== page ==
Last week, the US Supreme Court overturned a 1992 act called PASPA, and in doing so, has allowed states across America to offer legalized sports betting within their borders. New Jersey Governor Chris Christie had been fighting for years for New Jersey’s right to offer sports betting, but kept getting sued and blocked by national sports leagues and the NCAA.
Now, even though the Supreme Court ruled in his favor, the NFL still cannot stay quiet. NFL Commissioner Roger Goodell appealed to Congress to implement federal regulations that states must adhere to if they allow sports betting. He outlined 4 requirements that states should be able to fulfill: Significant consumer protection, protected sports league content, fan access to reliable data, and monitoring powers for law enforcement to protect fans.
While these principles are lofty in theory, the subtext reads that the NFL would like to charge users for viewing its content; in other words, now that a million-dollar industry is about to launch, the NFL wants a piece of the action.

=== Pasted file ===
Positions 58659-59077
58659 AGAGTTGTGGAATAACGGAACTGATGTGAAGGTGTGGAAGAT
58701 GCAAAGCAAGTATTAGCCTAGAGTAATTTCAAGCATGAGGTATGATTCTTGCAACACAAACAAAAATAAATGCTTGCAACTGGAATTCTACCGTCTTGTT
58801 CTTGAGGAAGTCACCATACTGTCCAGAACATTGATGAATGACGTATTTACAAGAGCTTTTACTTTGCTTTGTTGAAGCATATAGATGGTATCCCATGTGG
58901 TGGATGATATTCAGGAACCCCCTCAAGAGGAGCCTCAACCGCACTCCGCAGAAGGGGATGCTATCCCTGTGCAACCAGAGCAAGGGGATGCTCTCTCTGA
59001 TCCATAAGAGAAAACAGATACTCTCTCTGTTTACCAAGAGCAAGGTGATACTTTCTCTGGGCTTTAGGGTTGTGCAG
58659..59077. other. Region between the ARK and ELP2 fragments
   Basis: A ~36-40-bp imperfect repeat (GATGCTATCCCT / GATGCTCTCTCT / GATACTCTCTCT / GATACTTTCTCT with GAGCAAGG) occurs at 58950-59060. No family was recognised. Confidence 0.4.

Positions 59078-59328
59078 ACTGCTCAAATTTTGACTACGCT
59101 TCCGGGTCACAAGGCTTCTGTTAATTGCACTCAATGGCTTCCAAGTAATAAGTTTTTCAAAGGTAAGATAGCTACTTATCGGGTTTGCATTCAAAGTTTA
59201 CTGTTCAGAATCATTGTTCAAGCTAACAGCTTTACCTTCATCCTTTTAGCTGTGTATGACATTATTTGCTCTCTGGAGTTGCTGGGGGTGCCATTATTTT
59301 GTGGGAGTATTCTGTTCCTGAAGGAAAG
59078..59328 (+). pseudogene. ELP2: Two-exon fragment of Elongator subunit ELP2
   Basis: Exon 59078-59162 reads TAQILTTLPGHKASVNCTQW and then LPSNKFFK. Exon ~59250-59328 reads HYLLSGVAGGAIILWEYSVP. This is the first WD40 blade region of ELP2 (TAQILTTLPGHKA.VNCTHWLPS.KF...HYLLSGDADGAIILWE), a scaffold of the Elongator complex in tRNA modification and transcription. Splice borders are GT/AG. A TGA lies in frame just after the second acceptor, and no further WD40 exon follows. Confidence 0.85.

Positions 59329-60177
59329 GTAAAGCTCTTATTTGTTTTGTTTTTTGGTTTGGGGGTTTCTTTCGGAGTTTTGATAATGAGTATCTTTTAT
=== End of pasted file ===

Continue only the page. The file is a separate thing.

But given that SCOTUS overturned PASPA due to its unconstitutionality - the trampling of states’ rights - it doesn’t seem like the federal government will be jumping in to get involved in sports betting regulations so quickly.
New Jersey Online Gambling Going Strong
While April 2018 revenue saw about a $2.5 million decrease in its revenue when compared to March, it’s still the second-highest grossing month in the history of online gambling in New Jersey, bringing in approximately $23 million. The highest grossing month was March, bringing in $25.6 million.
And though New Jersey has been enjoying record-highs this year, hopes are even higher for this month as shared online poker liquidity began as of May 1. And once sports betting takes off, it could lend a further boost to NJ's thriving industry.
In other words, New Jersey’s online gambling is going strong, and it seems like it's just the beginning.